"So aside from the fact that I'm wearing a Jewish star around my neck, and I'm very open talking about it, I can hide if I want. So I do a lot of social justice work, and it's really important to me and to who I am. But I -- if I just am tired of engaging -- I can just close the door, so to speak. I don't have to fight the fight all of the time, whereas Joe does. And so I think that that's something for us to be aware of too, that if you're a black woman, that is how you're seen and perceived with all the baggage and all the great stuff that comes with it. And you can't get away from that. Whereas if I want to, I have white privilege, I can. So I think also being aware of who the people around you are, and the way that they have to walk and engage in the world, even just that awareness and reflection in and of yourself -- you're actually starting to do those conversations," she said.
Flynn says self-reflection can be a challenge.
"I've seen interviews on TV with self-avowed white supremacists and Klansmen where they say, 'I'm not racist, I just don't want to live around them,' you know?" Flynn recounted. "And I think to go that much deeper, especially when it comes to racism, that's a part of the reason why it's really difficult to have conversations with white folks about race -- because no, I don't know a white person who wants to be labeled racist. And so when you say something that they may have done was racist, it immediately throws up blinders: 'But I'm not racist!' And I was like, 'Yeah, you might not be but you did something that is!' So let's just deal with that, you know? And so racism for white folks becomes that Achilles heel that is constantly being guarded. And there's a lot of vulnerability in exploring one's own identity."
Koss advises people not to get defensive if called out, whether the offense is intended or not. Rather, she said, use it as a learning opportunity. Flynn agreed.
"It's not that you do something or say something that might be ill, it's how you deal with it in the aftermath. If somebody tells you, 'Yeah, what you just said was offensive,' the worst thing you can do is turn around and say, 'Oh!' You know, get all hot up under the collar and act a fool about it. Just apologize. There's a part of me that feels like all of this is not rocket science. It's not just about being a human being and recognizing that other people have different experiences. And they're just as valid and legitimate as yours. And that's across all of these identities," he said.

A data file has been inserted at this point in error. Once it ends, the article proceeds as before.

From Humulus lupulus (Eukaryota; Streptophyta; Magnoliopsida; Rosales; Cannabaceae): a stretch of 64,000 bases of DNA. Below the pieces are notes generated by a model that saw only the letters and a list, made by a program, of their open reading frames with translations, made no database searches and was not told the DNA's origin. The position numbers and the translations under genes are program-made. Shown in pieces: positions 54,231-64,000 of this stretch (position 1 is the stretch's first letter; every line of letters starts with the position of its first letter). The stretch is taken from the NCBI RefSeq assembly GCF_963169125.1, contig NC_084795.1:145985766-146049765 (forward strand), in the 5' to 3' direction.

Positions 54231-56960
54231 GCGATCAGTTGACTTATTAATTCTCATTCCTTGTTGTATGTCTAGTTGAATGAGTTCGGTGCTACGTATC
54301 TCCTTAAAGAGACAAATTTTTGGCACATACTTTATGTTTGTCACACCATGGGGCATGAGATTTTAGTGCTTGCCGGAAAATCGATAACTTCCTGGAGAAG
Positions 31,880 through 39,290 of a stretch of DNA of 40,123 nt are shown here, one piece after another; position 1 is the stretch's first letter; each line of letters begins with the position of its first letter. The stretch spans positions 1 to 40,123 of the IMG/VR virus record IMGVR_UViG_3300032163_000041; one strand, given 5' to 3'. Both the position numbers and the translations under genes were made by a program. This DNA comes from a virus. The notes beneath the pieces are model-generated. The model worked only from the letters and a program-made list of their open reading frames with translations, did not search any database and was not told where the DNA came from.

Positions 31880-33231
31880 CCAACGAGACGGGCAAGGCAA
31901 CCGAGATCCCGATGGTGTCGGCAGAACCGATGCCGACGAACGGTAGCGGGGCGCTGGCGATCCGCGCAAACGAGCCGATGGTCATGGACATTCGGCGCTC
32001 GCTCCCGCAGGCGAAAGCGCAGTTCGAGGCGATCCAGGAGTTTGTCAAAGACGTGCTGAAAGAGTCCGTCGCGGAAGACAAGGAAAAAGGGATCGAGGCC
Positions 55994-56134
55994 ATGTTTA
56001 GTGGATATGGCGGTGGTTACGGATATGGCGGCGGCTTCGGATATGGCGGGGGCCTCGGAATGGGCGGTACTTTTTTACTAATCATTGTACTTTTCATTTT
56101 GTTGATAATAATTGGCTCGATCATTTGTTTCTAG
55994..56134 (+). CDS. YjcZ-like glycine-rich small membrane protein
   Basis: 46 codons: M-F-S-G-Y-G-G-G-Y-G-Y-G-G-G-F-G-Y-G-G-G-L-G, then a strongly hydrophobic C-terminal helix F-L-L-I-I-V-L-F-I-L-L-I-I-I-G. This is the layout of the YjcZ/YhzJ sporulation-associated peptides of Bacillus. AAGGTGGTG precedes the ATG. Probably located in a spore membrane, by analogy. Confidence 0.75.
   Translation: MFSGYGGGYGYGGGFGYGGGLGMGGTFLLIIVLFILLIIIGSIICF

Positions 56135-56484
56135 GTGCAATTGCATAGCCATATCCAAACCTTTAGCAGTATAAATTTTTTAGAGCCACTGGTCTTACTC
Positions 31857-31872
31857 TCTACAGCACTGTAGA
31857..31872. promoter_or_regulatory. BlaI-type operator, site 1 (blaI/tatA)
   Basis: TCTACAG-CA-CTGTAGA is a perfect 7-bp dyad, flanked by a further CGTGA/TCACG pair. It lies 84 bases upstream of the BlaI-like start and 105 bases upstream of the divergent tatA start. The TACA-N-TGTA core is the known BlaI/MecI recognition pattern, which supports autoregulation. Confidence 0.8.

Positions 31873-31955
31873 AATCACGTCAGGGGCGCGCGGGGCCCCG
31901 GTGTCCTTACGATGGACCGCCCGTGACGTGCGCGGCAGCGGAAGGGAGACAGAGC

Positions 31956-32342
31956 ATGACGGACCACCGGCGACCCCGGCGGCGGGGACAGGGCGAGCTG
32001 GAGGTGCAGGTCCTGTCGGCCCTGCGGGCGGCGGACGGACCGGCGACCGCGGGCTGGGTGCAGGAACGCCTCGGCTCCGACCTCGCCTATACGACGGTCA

Flynn suggested using entertainment instead of divisive news stories about race and identity to get a conversation going..
"You want to try to find vehicles that ease you into the conversation rather than just waiting for some kind of event to happen. Because when an event happens, you're just operating off your gut instinct. And it's oftentimes not a critical engagement. But if you watch Black-ish, or BlacKkKlansmen, or if you're really bold, 12 Years A Slave," he laughed. "Sorry. Or, you know, some kind of material that is designed to engage, encourage discussion -- do it. The worst that'll happen is somebody will say no and you still get to watch something good anyway."
Koss said taking small steps into sensitive topics can go a long way.
"The conversation doesn't have to only be around race. There's so many other ways that people are marginalized or othered. So race is an obvious one that we often talk about. But it can be really scary to jump right in and start talking. So baby steps. Maybe go somewhere that is a little bit out of your comfort zone and try to meet new people. Maybe talk to the people around you and try to find ways that you're similar to each other. Or ask questions about things you notice that are different. But I don't think you have to just jump feet first into the most difficult conversation that you can have," said Koss.
The Diversity Dialogue Series is for participants to heighten their awareness, become comfortable in engaging in intersectional dialogue and utilize the understanding obtained to expand beyond cultural competency to the action of social justice. The next one will be held Feb. 26 at NIU.